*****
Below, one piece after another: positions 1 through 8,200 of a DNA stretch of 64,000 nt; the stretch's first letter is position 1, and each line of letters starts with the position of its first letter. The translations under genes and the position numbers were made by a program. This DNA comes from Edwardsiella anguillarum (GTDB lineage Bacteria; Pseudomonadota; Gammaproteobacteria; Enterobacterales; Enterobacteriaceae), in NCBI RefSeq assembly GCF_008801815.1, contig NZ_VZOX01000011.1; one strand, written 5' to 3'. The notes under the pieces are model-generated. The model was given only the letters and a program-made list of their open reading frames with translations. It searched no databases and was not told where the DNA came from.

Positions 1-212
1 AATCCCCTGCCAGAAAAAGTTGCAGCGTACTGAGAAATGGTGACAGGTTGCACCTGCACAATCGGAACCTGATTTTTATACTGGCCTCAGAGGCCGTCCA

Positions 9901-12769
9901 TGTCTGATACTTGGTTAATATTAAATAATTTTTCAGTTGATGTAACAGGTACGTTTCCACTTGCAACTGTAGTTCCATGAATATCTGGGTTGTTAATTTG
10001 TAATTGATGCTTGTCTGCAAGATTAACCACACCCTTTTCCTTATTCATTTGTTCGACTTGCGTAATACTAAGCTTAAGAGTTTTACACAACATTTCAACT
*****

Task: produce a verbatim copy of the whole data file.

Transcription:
Below, one piece after another: positions 1 through 8,200 of a DNA stretch of 64,000 nt; the stretch's first letter is position 1, and each line of letters starts with the position of its first letter. The translations under genes and the position numbers were made by a program. This DNA comes from Edwardsiella anguillarum (GTDB lineage Bacteria; Pseudomonadota; Gammaproteobacteria; Enterobacterales; Enterobacteriaceae), in NCBI RefSeq assembly GCF_008801815.1, contig NZ_VZOX01000011.1; one strand, written 5' to 3'. The notes under the pieces are model-generated. The model was given only the letters and a program-made list of their open reading frames with translations. It searched no databases and was not told where the DNA came from.

Positions 1-212
1 AATCCCCTGCCAGAAAAAGTTGCAGCGTACTGAGAAATGGTGACAGGTTGCACCTGCACAATCGGAACCTGATTTTTATACTGGCCTCAGAGGCCGTCCA

Positions 9901-12769
9901 TGTCTGATACTTGGTTAATATTAAATAATTTTTCAGTTGATGTAACAGGTACGTTTCCACTTGCAACTGTAGTTCCATGAATATCTGGGTTGTTAATTTG
10001 TAATTGATGCTTGTCTGCAAGATTAACCACACCCTTTTCCTTATTCATTTGTTCGACTTGCGTAATACTAAGCTTAAGAGTTTTACACAACATTTCAACT